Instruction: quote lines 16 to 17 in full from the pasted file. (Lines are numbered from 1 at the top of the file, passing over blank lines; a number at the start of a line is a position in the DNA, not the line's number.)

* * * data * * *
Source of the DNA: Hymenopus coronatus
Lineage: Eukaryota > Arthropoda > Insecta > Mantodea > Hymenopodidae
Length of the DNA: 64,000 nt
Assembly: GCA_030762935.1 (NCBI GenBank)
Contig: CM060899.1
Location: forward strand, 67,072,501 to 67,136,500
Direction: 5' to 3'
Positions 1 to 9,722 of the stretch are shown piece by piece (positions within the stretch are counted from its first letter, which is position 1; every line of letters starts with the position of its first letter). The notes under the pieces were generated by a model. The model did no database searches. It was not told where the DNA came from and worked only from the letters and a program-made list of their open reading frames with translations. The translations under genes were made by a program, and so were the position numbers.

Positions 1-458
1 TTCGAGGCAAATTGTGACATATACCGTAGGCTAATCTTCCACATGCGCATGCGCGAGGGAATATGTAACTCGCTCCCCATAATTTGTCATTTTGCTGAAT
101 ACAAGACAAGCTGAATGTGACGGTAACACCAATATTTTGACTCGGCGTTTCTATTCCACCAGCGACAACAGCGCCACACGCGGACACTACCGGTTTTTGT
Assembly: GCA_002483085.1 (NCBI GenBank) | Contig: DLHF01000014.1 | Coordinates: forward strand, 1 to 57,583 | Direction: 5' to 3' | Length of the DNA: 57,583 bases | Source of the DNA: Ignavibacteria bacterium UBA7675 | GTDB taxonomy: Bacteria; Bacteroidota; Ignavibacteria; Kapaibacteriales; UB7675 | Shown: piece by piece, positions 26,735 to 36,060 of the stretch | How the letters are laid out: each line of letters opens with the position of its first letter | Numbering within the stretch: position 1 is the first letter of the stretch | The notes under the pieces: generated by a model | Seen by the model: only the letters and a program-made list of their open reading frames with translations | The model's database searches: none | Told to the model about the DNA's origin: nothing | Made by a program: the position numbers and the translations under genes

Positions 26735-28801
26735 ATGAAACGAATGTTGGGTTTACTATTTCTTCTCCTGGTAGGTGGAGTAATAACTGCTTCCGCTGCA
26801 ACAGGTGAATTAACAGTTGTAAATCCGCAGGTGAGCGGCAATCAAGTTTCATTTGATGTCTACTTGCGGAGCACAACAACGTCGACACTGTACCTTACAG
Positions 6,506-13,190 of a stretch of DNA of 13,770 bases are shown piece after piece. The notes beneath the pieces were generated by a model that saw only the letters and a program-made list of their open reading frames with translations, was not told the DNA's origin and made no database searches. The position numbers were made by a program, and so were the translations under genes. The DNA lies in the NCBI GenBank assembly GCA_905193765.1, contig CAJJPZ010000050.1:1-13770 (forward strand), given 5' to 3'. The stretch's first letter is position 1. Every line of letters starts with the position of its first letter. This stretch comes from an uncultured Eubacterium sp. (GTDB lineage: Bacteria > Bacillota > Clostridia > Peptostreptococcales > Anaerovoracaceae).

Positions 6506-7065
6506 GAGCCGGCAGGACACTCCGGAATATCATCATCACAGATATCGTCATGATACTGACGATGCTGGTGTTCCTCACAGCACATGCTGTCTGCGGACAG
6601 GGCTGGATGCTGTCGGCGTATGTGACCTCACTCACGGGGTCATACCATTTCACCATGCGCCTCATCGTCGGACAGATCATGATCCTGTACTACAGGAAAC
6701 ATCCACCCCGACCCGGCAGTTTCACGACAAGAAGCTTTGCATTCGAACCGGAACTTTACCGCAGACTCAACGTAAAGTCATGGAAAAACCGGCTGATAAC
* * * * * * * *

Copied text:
Positions 6,506-13,190 of a stretch of DNA of 13,770 bases are shown piece after piece. The notes beneath the pieces were generated by a model that saw only the letters and a program-made list of their open reading frames with translations, was not told the DNA's origin and made no database searches. The position numbers were made by a program, and so were the translations under genes. The DNA lies in the NCBI GenBank assembly GCA_905193765.1, contig CAJJPZ010000050.1:1-13770 (forward strand), given 5' to 3'. The stretch's first letter is position 1. Every line of letters starts with the position of its first letter. This stretch comes from an uncultured Eubacterium sp. (GTDB lineage: Bacteria > Bacillota > Clostridia > Peptostreptococcales > Anaerovoracaceae).

Positions 6506-7065